When we study the life and works of Modest Mussorgsky, however, matters become rather obscure. To this day, no one has been able to say with certainty whether Mussorgsky had anything approaching technical expertise or whether he had somehow managed to transcend technique altogether, writing adventurously for effect. That he was frequently guilty of startling infelicities in his compositions goes unchallenged. But in his later works, these infelicities often add a magical quality to his effects. Were they deliberate?

The established opinion regarding Mussorgsky has always been tempered by these doubts, and in the light shed on his severe state of alcoholism in most biographies, pessimism has generally coloured any evaluation of his music. Yet there is something special there. His many songs have a beauty quite unlike anything produced by his contemporaries, and the Pictures at an Exhibition, originally designed to be a little piano suite, have gone on to hold a place of honour – not in their original form, but gloriously transformed into a great orchestral showpiece.

Mussorgsky first had the inspiration for Pictures at an Exhibition in 1874. The year previously, his close friend the architect-painter Victor Hartmann had died suddenly, leaving a gap in Mussorgsky’s life. In May of 1874, Hartmann’s friends organized an exhibition of his work. Mussorgsky, viewing the collection of his friend’s paintings and architectural drawings, was struck with the idea of composing a piano suite describing ten of Hartmann’s creations. Mussorgsky wrote with feverish enthusiasm, and the Pictures at an Exhibition were completed on June 22nd of the same year.

The music passed quickly into the piano repertoire, though the breadth of vision behind the writing could only be suggested in that medium. Rimsky-Korsakov later orchestrated it, but in doing so, polished much of the life out of the work. It wasn’t until 1922 that Serge Koussevitzky, conductor of the Boston Symphony, commissioned Maurice Ravel to orchestrate the Pictures in his own exquisite way. The new scoring was premiered in Paris on May 3, 1923, and was swept triumphantly around the world in short order. Ravel, through his uncanny skills at orchestration, brought every nuance of Mussorgsky’s thought to vivid life. Bold yet intricate, the music pulsates with vibrant colours and effects.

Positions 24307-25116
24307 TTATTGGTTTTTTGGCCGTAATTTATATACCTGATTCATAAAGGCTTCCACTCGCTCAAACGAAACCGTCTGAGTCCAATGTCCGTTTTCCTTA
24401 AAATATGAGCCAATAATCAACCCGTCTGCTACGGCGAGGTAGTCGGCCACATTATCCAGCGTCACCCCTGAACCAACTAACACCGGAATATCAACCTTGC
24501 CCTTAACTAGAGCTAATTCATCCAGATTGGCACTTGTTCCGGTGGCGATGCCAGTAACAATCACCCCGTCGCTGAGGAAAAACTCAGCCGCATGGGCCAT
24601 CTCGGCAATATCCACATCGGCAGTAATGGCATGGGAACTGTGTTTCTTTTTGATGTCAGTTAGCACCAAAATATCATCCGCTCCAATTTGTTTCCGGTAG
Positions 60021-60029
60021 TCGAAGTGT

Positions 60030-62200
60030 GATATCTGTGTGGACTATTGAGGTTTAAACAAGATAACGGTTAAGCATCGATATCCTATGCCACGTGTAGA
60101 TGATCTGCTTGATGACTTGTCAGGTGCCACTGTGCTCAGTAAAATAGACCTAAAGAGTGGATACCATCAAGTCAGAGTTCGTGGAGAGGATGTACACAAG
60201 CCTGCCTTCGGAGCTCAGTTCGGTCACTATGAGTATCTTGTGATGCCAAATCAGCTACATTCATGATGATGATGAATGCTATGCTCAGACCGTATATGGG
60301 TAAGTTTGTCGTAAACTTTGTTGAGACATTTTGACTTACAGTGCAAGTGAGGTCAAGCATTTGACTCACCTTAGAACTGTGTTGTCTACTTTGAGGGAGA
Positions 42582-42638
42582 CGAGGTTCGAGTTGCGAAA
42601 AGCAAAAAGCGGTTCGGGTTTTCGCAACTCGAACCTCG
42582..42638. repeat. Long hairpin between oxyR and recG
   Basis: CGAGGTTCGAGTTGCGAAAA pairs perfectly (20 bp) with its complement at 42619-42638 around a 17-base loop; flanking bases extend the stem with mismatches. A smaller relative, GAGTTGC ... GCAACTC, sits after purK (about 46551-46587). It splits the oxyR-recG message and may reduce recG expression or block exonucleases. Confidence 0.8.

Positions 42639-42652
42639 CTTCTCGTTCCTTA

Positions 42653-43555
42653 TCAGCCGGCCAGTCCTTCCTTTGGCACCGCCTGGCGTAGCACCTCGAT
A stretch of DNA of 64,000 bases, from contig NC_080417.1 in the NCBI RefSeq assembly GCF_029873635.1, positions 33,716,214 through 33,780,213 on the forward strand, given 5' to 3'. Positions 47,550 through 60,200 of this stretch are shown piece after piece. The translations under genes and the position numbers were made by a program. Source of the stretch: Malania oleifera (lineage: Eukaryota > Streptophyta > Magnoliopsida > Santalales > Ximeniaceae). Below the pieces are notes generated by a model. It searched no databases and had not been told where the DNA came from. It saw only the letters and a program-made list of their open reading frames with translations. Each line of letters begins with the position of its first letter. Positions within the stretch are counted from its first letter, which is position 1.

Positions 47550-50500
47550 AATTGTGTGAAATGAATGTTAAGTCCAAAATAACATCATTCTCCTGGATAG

The Pictures are preceded by and often linked with a theme depicting the viewer promenading from room to room (the composer made a sly joke; since he walked with a slight limp, the promenade is in the unusual rhythm of 11/4). The ten pictures are:

            Gnomes: inspired by Hartmann’s sketch of a design for a nutcracker, the music suggests the gnomes’ awkward gait as they teeter on misshapen legs.

            The Old Castle: a medieval castle, complete with a troubadour singing a wistful air to his lady.

            Tuileries: on a lovely spring morning, the Tuileries are inhabited by a vivacious host of children and their nurses.

            Bydlo: a Polish farm cart, noted for its solid wooden wheels, drawn by a pair of oxen over a rutted track.

            Ballet of the Unhatched Chicks: Hartmann’s sketch of an idea for a fantastic ballet, which appealed to Mussorgsky.

            Samuel Goldenburg and Schmuyle: subtitled “Two Polish Jews, One Rich and the Other Poor,” depicts pomposity and its fawning counterpart.

            Limoges – The Market Place: bargaining and chattering take place in the warm sunshine.

            Catacombs: stern and brooding, the music slightly departs from the picture it represents, for Hartmann painted the Paris catacombs, while Mussorgsky’s autograph score in inscribed Sepulcrum romanum.

            The Hut on Fowl’s Legs: Hartmann’s drawing was of a clock in this form, celebrating one of the principal features of the abode of Baba-Yaga, a legendary witch of great power. Mussorgsky also includes hints of Baba-Yaga’s activities in his description.

            The Great Gate of Kiev: Hartmann had made plans for a monumental gate that had been proposed for Kiev (with a cupola in the shape of a helmet and a full peal of bells). Mussorgsky wrote an heroic counterpart, music of such nobility and sheer pageantry as to be unforgettable once heard. Ravel completed the effect to create a finale of effulgent glory.